Our last campsite on the Oregon Coast was in the lovely town of Cannon Beach. Cannon Beach has a popular beach and large haystack, but there are also great state parks with beaches not far from the town. One day I headed south on Highway 101 to check out two of them. The first promised caves and a waterfall which I was excited to see.
Hug Point State Park has a cute sounding name but did not get its name as a romantic spot for hugs and kisses. Before Highway 101 was built, early pioneers had to travel on the beaches and at the point, a stagecoach road was carved into the rock where travelers “hugged” the cliff to get safely around. At low tide this “road” with its grooves can still be walked on to another beach. I didn’t want to walk around the point though because the waves were fairly close to the rocks and signs warned of getting stranded if the tide came up and covered the road way.
The waterfall at Hug Point State Park is small and did not have a lot of water when I visited, but it is always a delight to see a waterfall dropping to a beach and this was my first one on the Oregon Coast.
Caves can be found here, some that would be better for little ones as they were so narrow. One cave was fairly roomy and at the back had a large tree trunk that had been carried by the surf and pushed into a hole in the cave coming to rest against the wall. It was dark inside so I had to take the photo below with my camera’s flash. Although the surf was not close to the cave when I visited, inside it sounded loud and booming. I went out a few times to make sure the water wasn’t creeping up and I didn’t get caught by a sleeper wave.
The beach at Hug Point State Park has a number of cliffs with interesting and colorful rock formations like in the photo below.
After exploring Hug Point I headed several miles south to Oswald West State Park. Walking one half mile through the woods on a maintained trail brought me to Short Sand Beach. The walk felt like a stroll through a magical forest with trunks and roots of trees shaped into interesting formations. This would be a great place to take kids with so much to climb under over and through.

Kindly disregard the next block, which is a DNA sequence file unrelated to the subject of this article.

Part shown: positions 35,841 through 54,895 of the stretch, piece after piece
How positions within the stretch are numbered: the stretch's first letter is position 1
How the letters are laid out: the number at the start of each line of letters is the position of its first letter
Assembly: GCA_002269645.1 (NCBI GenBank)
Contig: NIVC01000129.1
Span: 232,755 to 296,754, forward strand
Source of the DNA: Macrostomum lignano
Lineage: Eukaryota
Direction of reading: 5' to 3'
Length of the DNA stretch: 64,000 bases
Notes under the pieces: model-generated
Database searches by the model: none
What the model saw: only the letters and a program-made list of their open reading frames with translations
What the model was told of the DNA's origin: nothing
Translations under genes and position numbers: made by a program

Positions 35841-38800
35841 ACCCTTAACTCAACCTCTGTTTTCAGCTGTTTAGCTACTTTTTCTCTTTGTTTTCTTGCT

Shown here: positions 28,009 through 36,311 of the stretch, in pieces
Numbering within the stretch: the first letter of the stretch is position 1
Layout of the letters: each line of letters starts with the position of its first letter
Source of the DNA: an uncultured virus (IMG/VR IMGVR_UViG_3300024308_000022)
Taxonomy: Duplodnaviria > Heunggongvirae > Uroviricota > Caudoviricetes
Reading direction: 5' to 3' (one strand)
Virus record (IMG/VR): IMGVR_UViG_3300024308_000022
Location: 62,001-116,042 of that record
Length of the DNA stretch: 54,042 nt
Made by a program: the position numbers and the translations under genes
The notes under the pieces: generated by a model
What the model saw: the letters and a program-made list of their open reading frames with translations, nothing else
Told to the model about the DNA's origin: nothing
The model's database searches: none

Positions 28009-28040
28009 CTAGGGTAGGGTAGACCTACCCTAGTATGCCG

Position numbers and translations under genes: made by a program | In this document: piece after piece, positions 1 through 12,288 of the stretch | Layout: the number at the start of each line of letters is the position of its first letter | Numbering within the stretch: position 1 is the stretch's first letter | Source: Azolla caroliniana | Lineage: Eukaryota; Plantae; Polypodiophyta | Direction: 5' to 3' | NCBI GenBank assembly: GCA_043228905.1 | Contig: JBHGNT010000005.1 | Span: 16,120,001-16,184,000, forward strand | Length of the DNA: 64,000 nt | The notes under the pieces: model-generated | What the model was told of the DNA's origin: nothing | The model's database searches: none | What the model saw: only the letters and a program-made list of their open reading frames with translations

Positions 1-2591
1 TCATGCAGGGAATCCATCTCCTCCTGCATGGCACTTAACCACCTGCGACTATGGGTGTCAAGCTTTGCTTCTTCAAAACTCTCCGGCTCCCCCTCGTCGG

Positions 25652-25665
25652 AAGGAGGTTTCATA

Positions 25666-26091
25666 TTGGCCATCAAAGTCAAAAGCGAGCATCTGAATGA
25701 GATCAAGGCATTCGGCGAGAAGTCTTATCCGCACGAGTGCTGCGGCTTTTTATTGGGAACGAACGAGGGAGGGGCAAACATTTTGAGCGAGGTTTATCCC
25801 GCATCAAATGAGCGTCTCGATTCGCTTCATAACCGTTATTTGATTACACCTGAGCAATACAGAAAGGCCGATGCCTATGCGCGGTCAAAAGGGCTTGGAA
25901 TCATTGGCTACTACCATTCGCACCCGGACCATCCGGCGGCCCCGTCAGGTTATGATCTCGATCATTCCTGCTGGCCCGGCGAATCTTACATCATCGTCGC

Oswald West is well loved by hikers, beachgoers and and surfers. I was surprised to see so many surfers walking by with their boards as well as plenty enjoying the surf.
Oswald also has a waterfall dropping into the ocean. This one is thinner and taller than at Hug Point and if the tide had been a little lower, I could have walked to the base.
I walked on a trail above the beach and through a forest to capture the view below.
I decided to continue on the trail and came upon many large tree roots. Walking over roots is a common occurrence on trails along the Oregon Coast due to so many old growth forests. One reviewer for this park commented that she fell and broke her wrist after tripping over roots. When she went to Urgent Care, the doctor told her she was the second patient that week with a broken wrist from hiking here.
it is hard to enjoy the forest scenery when you have to watch your feet all the time. I was fine with the roots for awhile, but when I kept encountering really muddy areas I eventually turned back and explored some shorter, less “rooty” trails.
On my walk I passed two different streams making their way to the beach. The stream in photo above was full of water and one of my favorite spots in the park. I spent some time here sitting on this mossy fallen log and enjoying the rushing water.
I loved both Hug Point and Oswald West State Parks. They were full of many interesting things to explore and simply gorgeous.
I hope everyone had a wonderful Thanksgiving holiday!